Sure enough a load of us hit the pub crawl trail that night. It was never going to take long - Bournemouth isn’t that big, and even though we could’ve gone to nearby Poole or Christchurch (where the trails would have been considerably longer, and indeed were a couple of nights later) everyone decided to concentrate all their power in town, specifically along Old Christchurch Road and Fir Vale road, or in Landmarc. This is where we found Max doing his thing. The club had risen from the ashes of an old, disused church not too far from The Pavilion. A modern fully-stocked bar replaced where the kids used to sit on the mats and play with toy donkey’s and little Jesus’. The old wooden pews had been ripped out in favour of a long but narrow dance floor. The pulpit still remained, albeit with a few technical additions like flashing lights and turn-tables, Thats where we saw DJ Maximus – dancing around to the hardcore beats like a priest who’d swapped God for eighteen cans of Redbull.

Over the course of several hours of drinking, dancing and the occasional snog-fest (the latter of which I was only a small participant in, and even then an accidental one) I found myself stood with Max on the pulpit. At the ultimate position of power. A place from where you could control people’s actions, moods and thoughts depending on which piece of music you played. The venue was almost poetic. Max stood me at the pulpit to take over while he grabbed himself another drink. I don’t know why but he figured I could handle it. The place was loud and sweaty. Enough flashing lights to induce an epileptic fit. I loved it. It was electric. Suddenly I knew what I wanted to do.

Max was gone an increasingly long time, tunes were ending and I found myself mixing to the next song; the Faithless classic “God Is A DJ”. I was surprised when no one booed. If anything they got more energetic. I had them eating out of my hand. Max returned and I jumped back, apologising for taking over. He said nothing to me, choosing to pick up the cordless mic instead. “Everyone make some noise for Dan The Sharp One!” People cheered like they were at a rock concert. And apparently I was the rock star.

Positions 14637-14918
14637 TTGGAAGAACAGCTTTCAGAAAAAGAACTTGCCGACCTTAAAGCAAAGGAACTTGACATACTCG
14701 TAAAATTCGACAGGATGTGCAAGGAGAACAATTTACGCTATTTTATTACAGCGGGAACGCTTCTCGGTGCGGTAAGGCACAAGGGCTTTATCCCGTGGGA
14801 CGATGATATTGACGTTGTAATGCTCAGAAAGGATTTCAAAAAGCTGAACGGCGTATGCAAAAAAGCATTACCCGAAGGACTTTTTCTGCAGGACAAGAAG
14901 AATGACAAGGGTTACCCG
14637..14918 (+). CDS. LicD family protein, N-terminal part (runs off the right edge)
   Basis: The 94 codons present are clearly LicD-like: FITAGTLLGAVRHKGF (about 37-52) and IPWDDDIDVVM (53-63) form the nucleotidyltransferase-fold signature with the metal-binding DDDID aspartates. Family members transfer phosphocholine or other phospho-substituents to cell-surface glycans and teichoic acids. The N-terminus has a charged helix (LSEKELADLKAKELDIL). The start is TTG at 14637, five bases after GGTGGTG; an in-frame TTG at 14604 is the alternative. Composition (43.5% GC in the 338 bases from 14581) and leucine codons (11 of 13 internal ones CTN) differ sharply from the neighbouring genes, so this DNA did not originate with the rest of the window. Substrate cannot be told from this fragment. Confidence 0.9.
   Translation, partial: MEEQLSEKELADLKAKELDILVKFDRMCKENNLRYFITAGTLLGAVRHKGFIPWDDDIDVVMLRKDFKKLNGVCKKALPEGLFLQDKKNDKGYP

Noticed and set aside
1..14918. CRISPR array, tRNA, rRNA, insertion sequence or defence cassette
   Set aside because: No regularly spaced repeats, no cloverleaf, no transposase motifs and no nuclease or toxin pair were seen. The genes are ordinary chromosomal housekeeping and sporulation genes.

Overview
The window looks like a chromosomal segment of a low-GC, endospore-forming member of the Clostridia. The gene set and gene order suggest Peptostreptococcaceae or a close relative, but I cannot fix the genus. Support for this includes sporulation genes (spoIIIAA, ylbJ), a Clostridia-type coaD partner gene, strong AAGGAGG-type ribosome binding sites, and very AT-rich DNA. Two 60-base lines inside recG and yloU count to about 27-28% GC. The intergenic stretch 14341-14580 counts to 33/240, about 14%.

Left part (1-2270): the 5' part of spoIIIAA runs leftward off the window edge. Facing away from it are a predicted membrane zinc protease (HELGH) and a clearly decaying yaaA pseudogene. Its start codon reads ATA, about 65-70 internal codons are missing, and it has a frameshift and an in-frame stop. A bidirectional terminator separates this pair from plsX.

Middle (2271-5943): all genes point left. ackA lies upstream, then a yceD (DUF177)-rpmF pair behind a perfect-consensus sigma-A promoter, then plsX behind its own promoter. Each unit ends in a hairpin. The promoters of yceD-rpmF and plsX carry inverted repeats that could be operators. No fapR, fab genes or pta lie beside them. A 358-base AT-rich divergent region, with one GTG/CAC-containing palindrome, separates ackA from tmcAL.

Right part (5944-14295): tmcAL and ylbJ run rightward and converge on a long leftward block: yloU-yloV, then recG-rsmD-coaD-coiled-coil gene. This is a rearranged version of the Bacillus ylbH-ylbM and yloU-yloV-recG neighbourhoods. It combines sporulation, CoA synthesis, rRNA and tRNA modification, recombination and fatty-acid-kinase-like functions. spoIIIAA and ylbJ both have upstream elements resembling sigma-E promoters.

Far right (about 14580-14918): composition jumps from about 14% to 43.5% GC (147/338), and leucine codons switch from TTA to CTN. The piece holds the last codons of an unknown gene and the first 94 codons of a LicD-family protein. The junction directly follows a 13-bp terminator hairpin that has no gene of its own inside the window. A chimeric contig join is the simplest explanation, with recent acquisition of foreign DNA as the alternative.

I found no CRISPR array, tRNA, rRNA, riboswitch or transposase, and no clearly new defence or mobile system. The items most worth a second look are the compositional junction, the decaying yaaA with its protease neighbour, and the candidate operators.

I grabbed the mic myself. “Give it up for DJ Maximus in the house!” Everyone cheered again. I thought I could get used to this.

The night soon turned in to a two-man show. Max left me with the mic most of the time while he laid down the soundtrack. I went forth in to the crowd compering a whole load of drinking games. Dan: The Sharp One had the presence and confidence that his mild-mannered alter-ego could only dream of.

“Why The Sharp One?” I asked Max as things were winding down.

“The official line? You were sharp with the mixing and choosing the music, plus you noticed I was trying to pull at the bar over there and was therefore held up so you took the advantage!”.

I hadn’t seen that. It did explain the red smears around his mouth though. I just thought he really liked Bloody Mary’s! “And the unofficial line?”

“I couldn’t think of anything better!”

* * *

From that night I was hooked. I told Dad what I wanted to do. He just raised his eyebrows and told me to finish the course. Maybe he thought I’d skip on to the next cool fad a week later. Jason was a little more accommodating, especially when he saw what we could do. When Max and me decided to join forces things grew crazier by the week. We got a regular slot every Thursday night at Landmarc, and after my brother saw us do a gig he wanted to use us for the Christmas bash at The Grand.

“You’ll need a better name though” he said, ever worried about the impact of having an event lead with such an uninspired name. “Max And Dan? Sounds like a Japanese toilet cleaner - Macsandan!” he screamed while acting out supposedly comical karate-type movements with his hands. Annoyingly he was right. Not the best endorsement for two guys who were studying a BA Hons in Business Studies with Marketing. In the end it took a Dutch girl studying a BA in Broadcast & Media to solve the problem.